As anti-Semitic incidents were happening one after the other around the world, Agnes Imani feared for what could happen in Canada. As these clashes unfolded with startling regularity, and with desire to see a safer world for her children, she wanted to do something, to be a part of the solution.
So she took it upon herself to take action. And in a big way.
To help combat Jew hatred here at home, she planned six conferences in the span of a month, and she did it all without connections in the community, without event planning experience and while caring for her three young children.
Earlier this year, she organized the Anti-semitism Toolbox series, attracting hundreds of people to Chabad Romano, north of Toronto. She brought speakers from the Centre for Israel and Jewish Affairs (CIJA), the UJA Federation of Greater Toronto, B’nai Brith Canada, Herut Canada, Hasbara Fellowships and others – an unprecedented event, where these groups for the first time spoke on the same platform. Another session focused on self-defence strategies.
And with that, nearly overnight, she became an in-demand Israel activist.
Her journey to activism began at synagogue services last Yom Kippur, as she was reflecting upon the rise in global anti-Semitism.
“I’m looking at the door, and I was afraid for the first time in my life that someone was going to walk in and attack,” she said. “That’s the same day there was an armed attack on a synagogue in Halle, Germany. The fear that I felt that day made me realize that something needed to be done.”
She recalled being inspired by the sermon given by Rabbi Mendel Bernstein of Chabad Romano, on the topic of how a single person can change the world, and the importance of being pro-active.
“I was going to make a difference by doing something – I didn’t know what, but something.”
The turning point, for her, was the spate of attacks in New York around Hanukkah, when she leapt to action to create her organization – Jews Against Antisemitism Canada. Its purpose was to fill what she believed to be a void in educational programming.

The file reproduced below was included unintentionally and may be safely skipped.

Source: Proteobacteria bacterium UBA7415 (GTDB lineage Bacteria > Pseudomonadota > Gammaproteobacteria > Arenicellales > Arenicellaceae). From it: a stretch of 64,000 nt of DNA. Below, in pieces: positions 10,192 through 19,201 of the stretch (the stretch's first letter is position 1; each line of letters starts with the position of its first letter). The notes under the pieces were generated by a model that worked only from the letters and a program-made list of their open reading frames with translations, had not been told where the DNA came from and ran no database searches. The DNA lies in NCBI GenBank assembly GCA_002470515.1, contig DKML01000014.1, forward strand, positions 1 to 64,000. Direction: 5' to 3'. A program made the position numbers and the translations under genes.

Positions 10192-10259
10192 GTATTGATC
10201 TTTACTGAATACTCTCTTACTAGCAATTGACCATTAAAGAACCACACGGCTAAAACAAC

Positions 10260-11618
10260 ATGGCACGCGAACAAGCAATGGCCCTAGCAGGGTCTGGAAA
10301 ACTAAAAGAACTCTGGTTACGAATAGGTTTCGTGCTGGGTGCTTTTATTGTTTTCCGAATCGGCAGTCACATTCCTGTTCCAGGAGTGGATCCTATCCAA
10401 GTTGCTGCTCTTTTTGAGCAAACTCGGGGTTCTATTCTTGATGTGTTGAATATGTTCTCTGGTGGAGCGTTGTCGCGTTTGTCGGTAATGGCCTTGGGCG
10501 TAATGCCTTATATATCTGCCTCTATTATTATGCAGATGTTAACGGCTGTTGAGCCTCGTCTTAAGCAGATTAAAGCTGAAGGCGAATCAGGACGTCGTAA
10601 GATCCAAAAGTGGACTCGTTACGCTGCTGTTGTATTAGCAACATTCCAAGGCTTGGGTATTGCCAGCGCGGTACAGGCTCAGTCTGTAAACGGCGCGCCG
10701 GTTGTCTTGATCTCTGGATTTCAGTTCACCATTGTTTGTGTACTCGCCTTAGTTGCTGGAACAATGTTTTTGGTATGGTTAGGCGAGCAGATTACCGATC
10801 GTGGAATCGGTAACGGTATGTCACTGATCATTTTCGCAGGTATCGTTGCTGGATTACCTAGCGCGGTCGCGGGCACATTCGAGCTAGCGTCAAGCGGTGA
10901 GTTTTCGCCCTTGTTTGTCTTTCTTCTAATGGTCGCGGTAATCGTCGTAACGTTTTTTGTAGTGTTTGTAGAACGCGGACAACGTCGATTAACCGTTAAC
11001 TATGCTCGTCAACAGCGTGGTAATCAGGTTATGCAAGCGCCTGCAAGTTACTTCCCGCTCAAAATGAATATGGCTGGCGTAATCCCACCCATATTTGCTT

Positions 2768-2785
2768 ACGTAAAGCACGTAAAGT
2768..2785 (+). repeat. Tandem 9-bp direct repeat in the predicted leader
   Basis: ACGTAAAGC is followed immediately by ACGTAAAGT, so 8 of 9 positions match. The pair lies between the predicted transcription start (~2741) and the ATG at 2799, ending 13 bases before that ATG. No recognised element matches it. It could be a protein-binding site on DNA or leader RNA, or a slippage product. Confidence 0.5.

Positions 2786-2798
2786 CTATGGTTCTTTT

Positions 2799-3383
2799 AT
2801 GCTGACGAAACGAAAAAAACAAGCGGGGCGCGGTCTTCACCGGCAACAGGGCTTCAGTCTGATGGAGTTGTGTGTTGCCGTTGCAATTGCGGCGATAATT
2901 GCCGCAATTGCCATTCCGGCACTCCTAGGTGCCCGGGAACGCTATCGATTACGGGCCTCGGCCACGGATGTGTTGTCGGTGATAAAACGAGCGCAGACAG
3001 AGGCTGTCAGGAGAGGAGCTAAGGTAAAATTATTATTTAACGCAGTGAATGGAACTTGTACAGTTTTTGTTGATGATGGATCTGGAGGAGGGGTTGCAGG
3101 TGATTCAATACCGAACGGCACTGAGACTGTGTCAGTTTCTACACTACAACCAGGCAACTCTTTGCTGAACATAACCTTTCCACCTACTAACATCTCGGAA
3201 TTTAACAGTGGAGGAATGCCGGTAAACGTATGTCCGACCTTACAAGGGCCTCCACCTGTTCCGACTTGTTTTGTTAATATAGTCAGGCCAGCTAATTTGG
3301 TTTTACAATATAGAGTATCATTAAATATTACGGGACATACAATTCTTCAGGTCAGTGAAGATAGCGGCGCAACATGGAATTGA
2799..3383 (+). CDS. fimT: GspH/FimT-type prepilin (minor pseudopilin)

“I founded this toolbox because I was afraid for my children’s future, and I felt that nothing of relevance was being done to educate us, as a community, or to make us feel secure and prepared, in the event of a mass casualty incident or anti-Semitic attack,” Imani said. “It was to empower the community, and bring awareness.”
She designed the series to cover a variety of topics – including learning about anti-Semitism, self-defence, campus hate and facts about Zionism.
Developing the program from scratch was “very difficult,” especially given her lack of connections in the Jewish community. Speakers were found from Google searches.
“I just kept calling and emailing, until they paid attention to me. I got one on board, then I got the second on board and then it just snowballed from there,” she said. “I started from the ground up, and I did it all on my own, organizing it, to distributing flyers, promoting it on social media, setting up the chairs.”
The result was an “excited and empowered” room of attendees. “They told me something like that was lacking, and had to be done. I think it inspired them to want to also stand up, and make a difference in the community, and fight anti-Semitism.”
Since that time, organizations in other parts of Canada have sought her assistance to plan similar events. “I’m full of hope, because I see that communities do want to take action. They just don’t know what to do. I’m inspired to help change that.”
On Tuesday, Feb. 25, shortly after the Toolbox, she organized a packed house with vlogger and Israel activist Rudy Rochman, at Beth Emeth Bais Yehuda in Toronto. Rochman, a former Israeli soldier, began his activism at Columbia University, in New York, where he founded the Columbia chapter of Students Supporting Israel.
His approach is to engage critics with a cool head, seeking points of agreement, while still boldly defending the state of Israel. Arguments about Israeli advances, like cherry tomatoes, or Waze, do nothing to further the cause, he said. Rather, the point is to learn and debate the hard facts of Israel’s right to exist.
“I knew bringing in Rudy – a young, cool, strong activist – would empower other young people, to teach them that being a Zionist is nothing to be ashamed about, that it’s OK to stand up. This is someone young people can be inspired by, someone they can identify with,” Imani said.
Since entering the activism fold, she is often asked how to best fight anti-Semitism.
“What I’ve heard from a lot of people is that they don’t want to come to a lecture and hear that there is anti-Semitism. They know there is. It’s about what can they do: teach your children to be proud Jews and proud Zionists, don’t be afraid to show your Jewishness; speak up and educate others about the Jewish people,” she said.
“If you don’t have facts, you can’t win the argument. We all need to learn the history of Israel, and of the Jews. If we don’t have that, then we never win the battle.”